Astrid Lindgren’s book, translated into English (from Swedish) as Kalle Blomkvist and Rasmus, includes a cover illustration by Kerstin Thorvall. This edition of the work was published, in 1953, by Raben & Sjogren.
Knowing the story of Expo, one sees a bit of Stieg Larsson in Mikael Blomkvist. But there is much more to the fictional character than autobiographical highlights.
Let’s start with this question - one which Stieg put to himself and his friends. What would it be like if our favorite childhood characters, from our favorite fictional stories, grew up? As a corollary to that bit of pondering, who were some of Stieg’s personal favorites?
Reading stories in his grandparent’s cottage, in northern Sweden, Stieg fell in love with the characters of Astrid Lindgren, Sweden’s much-loved children’s author (who was born and raised on a farm near Vimmerby). One of his favorites was Kalle Blomkvist, boy detective, who was unafraid to tackle investigations normally reserved for the most skilled police officers.
English-speaking readers never met Kalle Blomkvist, per se. They knew the thirteen-year-old as Bill Bergson:
Lindgren's romantic saga is of Bill Bergson, a more-or-less ordinary Swedish boy with an extraordinary fascination for detective work. He identifies clues, investigates enigmas, and solves the riddle surrounding a mysterious stranger while the police and other adults overlook or dismiss the whole matter. (Dismissing: Webster's Quotations, Facts and Phrases, by Icon Group International, Inc., page 267.)
Stieg read the Kalle-Blomkvist trilogy as Astrid Lindgren originally wrote it - in Swedish. The three books made a deep impression on him. They are:
Admiring Astrid Lindgren's characters, Larsson refers to them - repeatedly - in his own trilogy. Also an activist, he must have appreciated Lindgren's personal willingness to take on the Establishment. Some authors, in fact, observe that Lindgren’s greatest legacy was not her books:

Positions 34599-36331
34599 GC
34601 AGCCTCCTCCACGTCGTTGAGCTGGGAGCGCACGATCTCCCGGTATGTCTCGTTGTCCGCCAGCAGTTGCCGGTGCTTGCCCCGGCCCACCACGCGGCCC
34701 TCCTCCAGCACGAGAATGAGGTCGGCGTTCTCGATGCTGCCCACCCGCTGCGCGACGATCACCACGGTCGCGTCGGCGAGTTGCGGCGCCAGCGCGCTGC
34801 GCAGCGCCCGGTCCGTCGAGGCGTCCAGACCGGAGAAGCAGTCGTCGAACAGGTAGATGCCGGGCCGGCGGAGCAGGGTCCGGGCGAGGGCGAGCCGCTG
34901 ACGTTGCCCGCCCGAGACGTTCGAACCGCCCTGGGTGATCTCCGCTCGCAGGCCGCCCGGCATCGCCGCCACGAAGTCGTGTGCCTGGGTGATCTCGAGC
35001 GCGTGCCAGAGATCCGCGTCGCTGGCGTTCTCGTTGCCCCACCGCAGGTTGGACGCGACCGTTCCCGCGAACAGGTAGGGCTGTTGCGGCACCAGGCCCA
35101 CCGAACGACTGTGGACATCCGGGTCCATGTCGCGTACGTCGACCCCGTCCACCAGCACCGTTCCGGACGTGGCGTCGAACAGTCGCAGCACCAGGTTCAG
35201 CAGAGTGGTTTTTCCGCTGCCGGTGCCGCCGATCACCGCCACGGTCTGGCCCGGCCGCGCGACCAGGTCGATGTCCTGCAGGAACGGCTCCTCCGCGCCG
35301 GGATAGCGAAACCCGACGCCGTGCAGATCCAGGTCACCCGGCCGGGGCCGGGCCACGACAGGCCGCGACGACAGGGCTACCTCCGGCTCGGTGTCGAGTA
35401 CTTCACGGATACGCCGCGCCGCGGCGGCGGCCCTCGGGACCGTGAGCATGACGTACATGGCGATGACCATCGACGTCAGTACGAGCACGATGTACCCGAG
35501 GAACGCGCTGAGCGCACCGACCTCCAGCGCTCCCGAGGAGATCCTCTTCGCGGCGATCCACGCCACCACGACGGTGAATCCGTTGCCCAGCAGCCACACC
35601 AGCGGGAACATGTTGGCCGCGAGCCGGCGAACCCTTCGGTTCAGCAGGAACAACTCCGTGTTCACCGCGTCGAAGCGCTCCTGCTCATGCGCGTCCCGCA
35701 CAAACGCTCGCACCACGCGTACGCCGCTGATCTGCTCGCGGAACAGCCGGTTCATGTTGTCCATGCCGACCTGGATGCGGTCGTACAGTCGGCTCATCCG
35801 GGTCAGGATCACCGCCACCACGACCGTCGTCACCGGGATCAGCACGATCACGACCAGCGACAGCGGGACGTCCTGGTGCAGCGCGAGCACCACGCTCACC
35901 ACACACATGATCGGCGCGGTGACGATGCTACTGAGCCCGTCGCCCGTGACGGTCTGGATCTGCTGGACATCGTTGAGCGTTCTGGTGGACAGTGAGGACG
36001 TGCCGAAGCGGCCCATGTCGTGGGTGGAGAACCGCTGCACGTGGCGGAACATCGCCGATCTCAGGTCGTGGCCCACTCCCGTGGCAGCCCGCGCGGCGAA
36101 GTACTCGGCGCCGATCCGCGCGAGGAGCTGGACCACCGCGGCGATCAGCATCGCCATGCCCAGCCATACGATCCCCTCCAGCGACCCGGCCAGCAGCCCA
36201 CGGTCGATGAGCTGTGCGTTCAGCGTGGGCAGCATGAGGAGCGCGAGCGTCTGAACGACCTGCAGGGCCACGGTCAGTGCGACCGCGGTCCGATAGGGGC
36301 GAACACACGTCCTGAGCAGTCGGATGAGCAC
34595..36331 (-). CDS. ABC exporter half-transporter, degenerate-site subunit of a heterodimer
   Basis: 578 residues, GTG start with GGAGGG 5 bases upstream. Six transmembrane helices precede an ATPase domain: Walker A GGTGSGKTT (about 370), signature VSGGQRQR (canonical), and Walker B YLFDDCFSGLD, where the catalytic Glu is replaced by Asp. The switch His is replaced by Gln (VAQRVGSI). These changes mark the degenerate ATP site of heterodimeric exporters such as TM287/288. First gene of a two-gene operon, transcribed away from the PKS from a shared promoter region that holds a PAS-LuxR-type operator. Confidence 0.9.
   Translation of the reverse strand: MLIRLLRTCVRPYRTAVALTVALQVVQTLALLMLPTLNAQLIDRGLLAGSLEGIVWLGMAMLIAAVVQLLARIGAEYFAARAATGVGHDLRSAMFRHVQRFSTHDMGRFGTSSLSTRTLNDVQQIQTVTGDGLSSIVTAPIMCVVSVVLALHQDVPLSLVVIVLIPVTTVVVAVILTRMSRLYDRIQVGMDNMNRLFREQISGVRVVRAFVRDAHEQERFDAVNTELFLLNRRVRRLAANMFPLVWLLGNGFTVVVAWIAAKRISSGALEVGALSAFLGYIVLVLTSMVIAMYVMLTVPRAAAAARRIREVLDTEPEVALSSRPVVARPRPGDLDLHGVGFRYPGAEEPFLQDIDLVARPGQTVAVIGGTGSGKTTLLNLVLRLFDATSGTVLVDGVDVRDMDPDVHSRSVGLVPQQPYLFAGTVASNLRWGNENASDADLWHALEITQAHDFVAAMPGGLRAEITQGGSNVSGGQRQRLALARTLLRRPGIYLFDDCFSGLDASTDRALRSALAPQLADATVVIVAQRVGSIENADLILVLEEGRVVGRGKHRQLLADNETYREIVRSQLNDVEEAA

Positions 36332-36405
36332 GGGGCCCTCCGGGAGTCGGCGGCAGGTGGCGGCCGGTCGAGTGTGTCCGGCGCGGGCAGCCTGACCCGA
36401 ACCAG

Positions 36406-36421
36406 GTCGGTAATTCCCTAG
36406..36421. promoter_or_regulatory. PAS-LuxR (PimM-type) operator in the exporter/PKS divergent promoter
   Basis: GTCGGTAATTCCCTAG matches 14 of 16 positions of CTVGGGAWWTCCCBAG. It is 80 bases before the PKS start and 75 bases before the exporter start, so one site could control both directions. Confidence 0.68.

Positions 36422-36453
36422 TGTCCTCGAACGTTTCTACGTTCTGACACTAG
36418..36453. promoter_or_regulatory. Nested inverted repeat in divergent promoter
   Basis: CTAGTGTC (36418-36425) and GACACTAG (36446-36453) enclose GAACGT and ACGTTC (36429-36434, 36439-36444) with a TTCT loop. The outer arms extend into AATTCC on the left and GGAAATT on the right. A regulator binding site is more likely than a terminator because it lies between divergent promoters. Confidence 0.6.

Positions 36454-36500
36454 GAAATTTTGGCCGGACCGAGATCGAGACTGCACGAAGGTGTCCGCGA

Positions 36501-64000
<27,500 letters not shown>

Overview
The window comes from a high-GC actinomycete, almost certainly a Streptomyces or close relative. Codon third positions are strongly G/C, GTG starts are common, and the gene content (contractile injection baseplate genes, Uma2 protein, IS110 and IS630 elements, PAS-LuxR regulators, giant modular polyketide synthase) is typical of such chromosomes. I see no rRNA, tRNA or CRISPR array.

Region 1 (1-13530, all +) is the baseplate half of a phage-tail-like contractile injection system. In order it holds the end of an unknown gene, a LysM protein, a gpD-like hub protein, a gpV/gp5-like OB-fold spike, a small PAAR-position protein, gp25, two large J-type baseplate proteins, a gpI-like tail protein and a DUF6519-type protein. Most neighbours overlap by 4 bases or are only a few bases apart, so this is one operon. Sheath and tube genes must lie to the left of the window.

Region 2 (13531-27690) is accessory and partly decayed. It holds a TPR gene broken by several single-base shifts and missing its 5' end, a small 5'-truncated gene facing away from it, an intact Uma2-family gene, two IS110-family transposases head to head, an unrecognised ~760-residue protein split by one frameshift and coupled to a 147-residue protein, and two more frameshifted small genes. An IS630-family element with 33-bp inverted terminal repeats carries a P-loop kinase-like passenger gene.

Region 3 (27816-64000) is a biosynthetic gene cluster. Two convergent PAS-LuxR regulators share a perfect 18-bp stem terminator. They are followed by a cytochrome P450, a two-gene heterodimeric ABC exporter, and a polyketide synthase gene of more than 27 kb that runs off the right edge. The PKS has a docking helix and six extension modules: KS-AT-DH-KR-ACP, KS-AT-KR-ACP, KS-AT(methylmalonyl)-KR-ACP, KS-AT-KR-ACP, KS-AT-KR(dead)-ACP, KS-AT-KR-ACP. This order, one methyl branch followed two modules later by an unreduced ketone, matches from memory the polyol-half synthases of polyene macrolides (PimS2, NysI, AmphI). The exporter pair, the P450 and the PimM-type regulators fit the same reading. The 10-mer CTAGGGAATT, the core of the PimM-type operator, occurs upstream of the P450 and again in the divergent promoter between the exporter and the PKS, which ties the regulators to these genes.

Arguably, Lindgren's greatest legacy to Sweden has been her influence on the rights and protection of society's most vulnerable, from children and the poor to animals.
In 1976, [the] Swedish newspaper Expressen published an allegorical opinion piece she wrote on an unjust tax-system loophole that saw self-employed writers paying 102% tax on their earnings. Not only did it lead to an amendment in the taxation law, but it also influenced the fall of the Social Democrats, who had been in power for 44 years. (Lonely Planet Sweden, by Becky Ohlsen and Cristian Bonetto, page 42.)
Larsson gives his Blomkvist a name (Carl Mikael) which invites a nickname (“Kalle”). Because he despises that nickname, Blomkvist always uses his middle name (Mikael):
In spite of his respect for Astrid Lindgren - whose books he loved - he detested the nickname. It took him several years and far weightier journalistic successes before the nickname began to fade, but he still cringed if ever the name was used in his hearing. (The Girl with the Dragon Tattoo, by Stieg Larsson, pages 13-14 of the paperback edition.)
Why does Blomkvist despise the name “Kalle,” when it is used as a reference to him? Because Blomkvist views the name as an insult when it is used for an adult. “Kalle” is a fictional, teenaged detective. Blomkvist is a professional, adult investigative journalist. He resents any inference which ties him to boyhood.
Using the name “Kalle,” for Mikael Blomkvist, would be the same as calling Woodard and Bernstein (the Watergate investigative journalists) the “Hardy Boys” (teenaged detectives in the books by Franklin W. Dixon). It’s an insult, and Mikael Blomkvist views it that way.
His sidekick in Stieg’s trilogy, however, cannot resist the temptation. Actually, Lisbeth Salander makes it even more insulting when she repeatedly refers to Mikael as: “Kalle ****ing Blomkvist.”
What are the sources for Lisbeth Salander? We can readily imagine that Stieg viewed her as a grown-up Pippi Longstocking, but ... where did he get the idea for a dragon tattoo?
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